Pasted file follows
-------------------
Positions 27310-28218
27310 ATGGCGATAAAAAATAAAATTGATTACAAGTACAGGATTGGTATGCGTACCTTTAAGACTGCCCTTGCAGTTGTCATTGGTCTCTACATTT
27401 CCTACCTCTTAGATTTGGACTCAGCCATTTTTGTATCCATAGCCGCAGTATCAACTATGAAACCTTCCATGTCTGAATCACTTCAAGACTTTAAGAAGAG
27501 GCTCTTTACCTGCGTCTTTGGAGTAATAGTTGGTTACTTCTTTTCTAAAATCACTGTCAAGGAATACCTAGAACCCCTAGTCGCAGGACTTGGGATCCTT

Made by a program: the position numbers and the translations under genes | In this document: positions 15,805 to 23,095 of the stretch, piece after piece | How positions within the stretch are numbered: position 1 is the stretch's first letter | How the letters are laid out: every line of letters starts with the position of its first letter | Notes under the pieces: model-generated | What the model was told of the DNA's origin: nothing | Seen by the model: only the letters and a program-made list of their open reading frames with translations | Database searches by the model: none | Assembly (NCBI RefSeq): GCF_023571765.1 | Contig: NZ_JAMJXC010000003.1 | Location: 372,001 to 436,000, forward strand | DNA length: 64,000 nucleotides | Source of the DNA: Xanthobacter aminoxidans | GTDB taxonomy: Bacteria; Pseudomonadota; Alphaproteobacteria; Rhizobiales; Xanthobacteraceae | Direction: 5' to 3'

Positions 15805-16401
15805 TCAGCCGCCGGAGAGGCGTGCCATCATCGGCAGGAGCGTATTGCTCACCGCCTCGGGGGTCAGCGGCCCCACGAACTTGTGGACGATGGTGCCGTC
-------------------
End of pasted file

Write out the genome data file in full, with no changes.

Positions 27310-28218
27310 ATGGCGATAAAAAATAAAATTGATTACAAGTACAGGATTGGTATGCGTACCTTTAAGACTGCCCTTGCAGTTGTCATTGGTCTCTACATTT
27401 CCTACCTCTTAGATTTGGACTCAGCCATTTTTGTATCCATAGCCGCAGTATCAACTATGAAACCTTCCATGTCTGAATCACTTCAAGACTTTAAGAAGAG
27501 GCTCTTTACCTGCGTCTTTGGAGTAATAGTTGGTTACTTCTTTTCTAAAATCACTGTCAAGGAATACCTAGAACCCCTAGTCGCAGGACTTGGGATCCTT

Made by a program: the position numbers and the translations under genes | In this document: positions 15,805 to 23,095 of the stretch, piece after piece | How positions within the stretch are numbered: position 1 is the stretch's first letter | How the letters are laid out: every line of letters starts with the position of its first letter | Notes under the pieces: model-generated | What the model was told of the DNA's origin: nothing | Seen by the model: only the letters and a program-made list of their open reading frames with translations | Database searches by the model: none | Assembly (NCBI RefSeq): GCF_023571765.1 | Contig: NZ_JAMJXC010000003.1 | Location: 372,001 to 436,000, forward strand | DNA length: 64,000 nucleotides | Source of the DNA: Xanthobacter aminoxidans | GTDB taxonomy: Bacteria; Pseudomonadota; Alphaproteobacteria; Rhizobiales; Xanthobacteraceae | Direction: 5' to 3'

Positions 15805-16401
15805 TCAGCCGCCGGAGAGGCGTGCCATCATCGGCAGGAGCGTATTGCTCACCGCCTCGGGGGTCAGCGGCCCCACGAACTTGTGGACGATGGTGCCGTC